November 30, 2007
Posted by Sam Jackson
How can we untangle good intentions from invasive tendencies when it comes to college admissions? This is a question that can be asked on many fronts, but has added relevance this year with the addition of a question on the common application about disciplinary and criminal records.
The Boston Globe ran a piece two weeks ago about this tricky issue.
"I want to help the colleges, but I want to make sure we help our students in any way we can . . . Our first allegiance is to the students," said Jim Montague, director of guidance counseling at Boston Latin School, which leaves disciplinary questions blank on the application but will answer them if college officials inquire directly. [...]
Colleges primarily want openness, said Kevin Kelly, director of undergraduate admissions at the University of Massachusetts at Amherst, which like BU pushes students, but not high schools, to answer the questions if they are left unanswered. "I wish everybody would share everything," Kelly said.
I'm not sure what it means that colleges "want openness." Is this meant to imply that it's some kind of trust game, and suggest that in addition to hopes and dreams we students load up our college applications with dirty secrets so that the admissions offices would take this to be an investment in our trust with the school, like some weird Skull and Bones initiation rite? Still, UMass at least is open to different methodologies from high schools.
Pomona College, a highly selective private college outside of Los Angeles, takes one of the toughest stances: It stops considering a student if a high school leaves questions blank about behavior and then refuses to provide the information when Pomona asks directly.
College officials said they get the most cooperation from private schools, particularly boarding schools that face the same concerns as colleges about students' ability to live among their peers. Officials at Milton Academy and Concord Academy said they have long advised students that disciplinary actions become part of their records and college applications.
Students can even enhance their application if they can show in writing how they grew after getting into trouble, said Peter Jennings, Concord's director of college counseling. "If anything, it gives the colleges a sense of who the kids are, and how they react to a situation," Jennings said. Some counselors from high schools that do provide disciplinary information said they also see the exercise as a way to teach students that they face consequences for bad behavior.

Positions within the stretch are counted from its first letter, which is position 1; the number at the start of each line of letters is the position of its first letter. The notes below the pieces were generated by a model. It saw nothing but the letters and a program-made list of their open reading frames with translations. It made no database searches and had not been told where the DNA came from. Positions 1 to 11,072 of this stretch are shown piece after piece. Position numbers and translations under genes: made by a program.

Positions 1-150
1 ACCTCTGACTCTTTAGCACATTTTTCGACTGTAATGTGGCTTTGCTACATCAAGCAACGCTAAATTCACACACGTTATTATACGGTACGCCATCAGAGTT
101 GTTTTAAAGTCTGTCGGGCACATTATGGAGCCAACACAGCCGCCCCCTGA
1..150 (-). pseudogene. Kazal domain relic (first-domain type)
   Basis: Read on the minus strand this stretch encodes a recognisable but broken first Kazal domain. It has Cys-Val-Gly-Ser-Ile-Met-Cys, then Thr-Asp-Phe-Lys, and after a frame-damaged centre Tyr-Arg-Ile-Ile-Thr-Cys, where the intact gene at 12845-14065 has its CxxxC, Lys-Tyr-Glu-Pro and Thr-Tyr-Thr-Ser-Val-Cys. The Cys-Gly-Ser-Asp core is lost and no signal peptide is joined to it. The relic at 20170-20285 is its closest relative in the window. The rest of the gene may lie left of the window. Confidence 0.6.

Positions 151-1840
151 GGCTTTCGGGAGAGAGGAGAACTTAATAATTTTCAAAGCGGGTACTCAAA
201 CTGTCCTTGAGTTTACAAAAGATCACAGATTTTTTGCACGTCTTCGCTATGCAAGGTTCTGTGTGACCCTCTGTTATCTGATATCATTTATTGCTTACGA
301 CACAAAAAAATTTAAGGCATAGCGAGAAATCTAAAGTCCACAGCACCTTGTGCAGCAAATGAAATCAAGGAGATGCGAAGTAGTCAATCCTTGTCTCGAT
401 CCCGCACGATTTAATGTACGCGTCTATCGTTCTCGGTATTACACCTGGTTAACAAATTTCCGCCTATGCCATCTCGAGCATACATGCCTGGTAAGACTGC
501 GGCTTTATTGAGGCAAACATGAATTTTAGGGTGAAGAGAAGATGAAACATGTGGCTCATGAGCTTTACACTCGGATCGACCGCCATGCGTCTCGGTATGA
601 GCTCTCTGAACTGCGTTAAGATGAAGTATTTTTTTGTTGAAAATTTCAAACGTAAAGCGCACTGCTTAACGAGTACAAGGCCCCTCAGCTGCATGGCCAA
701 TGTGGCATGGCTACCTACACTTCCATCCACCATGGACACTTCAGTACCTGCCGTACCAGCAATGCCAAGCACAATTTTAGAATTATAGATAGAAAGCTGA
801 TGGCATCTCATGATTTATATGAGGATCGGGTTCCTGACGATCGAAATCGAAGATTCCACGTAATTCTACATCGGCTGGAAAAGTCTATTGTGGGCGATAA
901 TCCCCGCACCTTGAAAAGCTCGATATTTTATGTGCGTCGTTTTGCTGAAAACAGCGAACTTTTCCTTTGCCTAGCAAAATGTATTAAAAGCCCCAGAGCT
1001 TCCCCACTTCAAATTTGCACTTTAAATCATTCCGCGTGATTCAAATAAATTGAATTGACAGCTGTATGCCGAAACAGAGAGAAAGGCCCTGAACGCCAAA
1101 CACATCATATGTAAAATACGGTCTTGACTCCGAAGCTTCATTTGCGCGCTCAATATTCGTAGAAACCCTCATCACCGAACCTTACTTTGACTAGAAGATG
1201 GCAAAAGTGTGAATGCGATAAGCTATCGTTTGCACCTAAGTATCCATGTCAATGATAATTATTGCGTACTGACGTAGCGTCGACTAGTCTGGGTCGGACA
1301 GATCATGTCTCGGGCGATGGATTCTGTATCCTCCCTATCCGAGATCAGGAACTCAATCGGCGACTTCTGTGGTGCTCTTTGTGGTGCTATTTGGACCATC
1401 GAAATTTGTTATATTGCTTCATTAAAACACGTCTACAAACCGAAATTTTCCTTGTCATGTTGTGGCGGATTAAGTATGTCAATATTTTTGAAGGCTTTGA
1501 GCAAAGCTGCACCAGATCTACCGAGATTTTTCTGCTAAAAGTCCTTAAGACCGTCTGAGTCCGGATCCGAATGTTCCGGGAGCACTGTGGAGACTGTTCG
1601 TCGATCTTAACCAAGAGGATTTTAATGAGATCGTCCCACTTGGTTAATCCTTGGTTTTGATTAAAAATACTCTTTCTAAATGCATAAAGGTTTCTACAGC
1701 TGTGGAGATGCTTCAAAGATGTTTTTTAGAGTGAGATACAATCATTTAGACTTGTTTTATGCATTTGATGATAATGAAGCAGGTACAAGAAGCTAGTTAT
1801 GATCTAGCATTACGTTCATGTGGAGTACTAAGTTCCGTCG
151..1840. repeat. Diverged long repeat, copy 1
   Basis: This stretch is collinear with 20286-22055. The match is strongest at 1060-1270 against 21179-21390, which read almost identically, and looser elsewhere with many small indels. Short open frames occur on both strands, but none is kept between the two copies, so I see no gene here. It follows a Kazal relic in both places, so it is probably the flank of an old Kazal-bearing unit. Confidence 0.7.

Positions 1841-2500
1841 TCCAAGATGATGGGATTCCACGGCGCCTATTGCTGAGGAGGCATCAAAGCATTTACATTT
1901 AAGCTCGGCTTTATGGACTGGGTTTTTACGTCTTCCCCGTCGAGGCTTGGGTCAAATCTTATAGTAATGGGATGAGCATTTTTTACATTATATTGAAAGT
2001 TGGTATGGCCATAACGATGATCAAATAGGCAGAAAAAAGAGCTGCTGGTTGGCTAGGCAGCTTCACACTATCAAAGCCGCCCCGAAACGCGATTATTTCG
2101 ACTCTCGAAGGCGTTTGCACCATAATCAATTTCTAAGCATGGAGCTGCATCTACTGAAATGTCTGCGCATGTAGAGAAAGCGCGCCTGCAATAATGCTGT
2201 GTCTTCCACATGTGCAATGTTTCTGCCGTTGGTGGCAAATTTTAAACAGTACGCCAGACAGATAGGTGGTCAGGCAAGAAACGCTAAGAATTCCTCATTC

Now, I don't remember what Phillips Exeter's policy was when it came to reporting this kind of thing. Hopefully they, like Boston Latin, looked out for the relationship with the students first. That's what I would imagine, with people like Betsy Dolan in charge (the head of College Counseling at PEA--super awesome!). What I do know is that it's a troubling trend when colleges feel so entitled to these sorts of records that they, like Pomona, will completely disregard a candidacy if people don't cough up the goods.
I personally never got into any kind of trouble that went on any records or could have been problematic if anyone had told colleges about it. Some of you might know that I even had a blog while I was applying to college ; ) ! But I do know people, some of them good friends, who ran into serious issues because of minor transgressions. Once someone was accused of something (essentially) and a trigger-happy teacher called up her first-choice early decision school, at which she would have almost certainly had a great chance of getting in for reasons not worth elaborating here--and she was summarily rejected. That kind of careless disregard for student privacy can have serious implications for the future.
All of this raises good questions about the intersection between this kind of information seeking and the internet, social networks, blogs, etc--but that's a post for another week (some interesting studies came out recently which I'd like to talk about).
I know a lot of this could be colleges strongly reacting to want to know about things which might lead to behavior like that at Virginia Tech this past year and just are looking to cover their bases... but that should not be allowed to come at the expense of a little trust from their side of the equation, either, and a little allowance for experimentation and youthful behavior. Whether someone broke curfew to go play hide and seek in the woods or was arrested by police for trying to conduct a creative senior prank, I worry that the noose-like purview of college admissions may be closing too tight around adolescence, encroaching with renewed vigor.